With the RTX 30 and RX 6000 sold out everywhere it is surprising that the next generation of graphics cards is being talked about. Well, it really isn’t and officially neither AMD nor NVIDIA have said anything about their architectures. But, there are a series of rumors that logically ordered and with knowledge about graphics hardware architectures paint a very interesting scenario for the future.
A battlefield with a common node
Both architectures will face each other by making use of TSMC’s 5 nm node, which in AMD’s case will also be used to manufacture its Zen 4 APUs and CPUs. As for NVIDIA, it is a return to the Taiwanese foundry after that the RTX 30s have been in the making at Samsung.
TSMC, which is aware of this fact, will make its wafers pay for the highest bidder, this will translate into a rise in prices and the space in the TSMC factories must be reserved. The actual situation? AMD doesn’t seem willing to continue being the cheap brand compared to NVIDIA. Which was part of the reason why AMD couldn’t get as big a market share as NVIDIA. Not only because of the worse performance, but because of the fact that the less money earned, the fewer wafers to pay for, and the fewer wafers the fewer graphics cards end up being produced.
The high prices compared to the past in the case of AMD we are already seeing with the RX 6000 and it is a trend in which Lisa Su’s company will continue the price escalation until it matches the level of NVIDIA. After all, the market has accepted the high prices of the last generations of NVIDIA cards and AMD is still a multinational with the desire to make money.
What does NVIDIA have in store for us with Lovelace?
Lovelace is currently a huge unknown, the only data we know does not come from NVIDIA but from Kopite7Kimi, an insider who got the specifications of the current RTX 30 right more than a year in advance. The most outstanding figure? The 18,432 CUDA cores or ALUs in FP32 that the new NVIDIA graphics architecture will supposedly have, a considerable increase that almost increases the number of CUDA cores in the more powerful GA102.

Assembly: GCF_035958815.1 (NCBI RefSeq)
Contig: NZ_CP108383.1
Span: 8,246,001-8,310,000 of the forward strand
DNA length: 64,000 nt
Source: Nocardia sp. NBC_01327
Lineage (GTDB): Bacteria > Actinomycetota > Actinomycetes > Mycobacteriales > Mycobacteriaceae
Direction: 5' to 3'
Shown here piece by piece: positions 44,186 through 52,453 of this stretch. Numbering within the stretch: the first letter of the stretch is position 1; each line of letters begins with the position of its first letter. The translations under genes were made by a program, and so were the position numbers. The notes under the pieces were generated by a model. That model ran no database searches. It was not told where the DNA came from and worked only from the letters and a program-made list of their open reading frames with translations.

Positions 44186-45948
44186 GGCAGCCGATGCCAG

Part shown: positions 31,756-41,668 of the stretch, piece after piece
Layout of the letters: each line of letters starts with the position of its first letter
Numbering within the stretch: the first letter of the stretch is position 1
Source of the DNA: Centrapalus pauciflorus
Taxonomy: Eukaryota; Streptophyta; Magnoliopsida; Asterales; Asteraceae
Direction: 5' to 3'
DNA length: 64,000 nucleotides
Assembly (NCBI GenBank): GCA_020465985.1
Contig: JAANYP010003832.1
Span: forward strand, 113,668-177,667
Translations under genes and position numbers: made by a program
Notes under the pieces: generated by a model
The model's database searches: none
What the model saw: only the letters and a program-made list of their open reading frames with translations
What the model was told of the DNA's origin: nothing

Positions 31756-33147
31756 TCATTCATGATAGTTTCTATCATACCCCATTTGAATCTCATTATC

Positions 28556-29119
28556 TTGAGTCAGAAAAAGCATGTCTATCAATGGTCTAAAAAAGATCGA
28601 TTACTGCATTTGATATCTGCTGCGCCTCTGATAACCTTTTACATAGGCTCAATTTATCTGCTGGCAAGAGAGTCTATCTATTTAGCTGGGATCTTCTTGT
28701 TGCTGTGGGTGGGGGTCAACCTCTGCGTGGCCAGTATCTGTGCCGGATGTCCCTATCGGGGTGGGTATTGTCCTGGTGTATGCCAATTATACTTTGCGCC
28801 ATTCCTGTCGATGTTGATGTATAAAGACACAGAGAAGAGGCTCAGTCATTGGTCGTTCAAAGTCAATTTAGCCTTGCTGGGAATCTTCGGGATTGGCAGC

In the RTX 30 we have seen how the average number of ALUs in FP32 per shader unit or SM has gone from 64 to 128, a figure that translates into 144 SM in total, a figure even higher than that of an NVIDIA A100 and results in the Most impressive leap, if that’s true, in any NVIDIA generation. Such a jump makes us partially skeptical of such information.
It is quite possible that the 18,432 CUDA cores are a figure that corresponds to NVIDIA Hopper and not Lovelace. After all, Hopper will be to Lovelace what Volta was to Turing. The reason we think this is because of the rumors of the new organization that is rumored for Hopper and that it will most likely end up being used in Lovelace
A new organization for Hopper and Lovelace
There is another rumor that speaks of change in the organization of your GPUs in the next generation by NVIDIA, where the minimum unit will be the SM and the subcores will disappear, so the SM unit will have a general scheduler instead of having one in each subcore, in that aspect it will look much more like the architecture from AMD where the lowest level cache is shared for all SM equally.
The next point is the TPC, this does not undergo changes, except that this time it will group 3 SM instead of 2 SM, but it is in the appearance of the Cluster Processor Core where the interesting comes from. Each CPC will have 3 TPC inside it and therefore we speak of 18 SMs per GPC or 6 per CPC. The particularity of CPCs? Apparently each one is assigned a new L1 cache of data and instructions. The amount of CPC per GPC? Well, according to rumors, there would be three in total, but the amount of CPC per GPC could be variable as the number of TPC currently is, but we do not know this last detail.
You could be confusing Lovelace with Hopper
What makes us doubt about the number of SM drives in relation to this rumored new organization is that it takes 8 GPCs to achieve this and the number of GPCs in NVIDIA GPUs has almost always been in line with memory bandwidth. . Where typically 6 GPCs equate to a 384 bit bus and a wider bus is not typically used in commercial GPUs.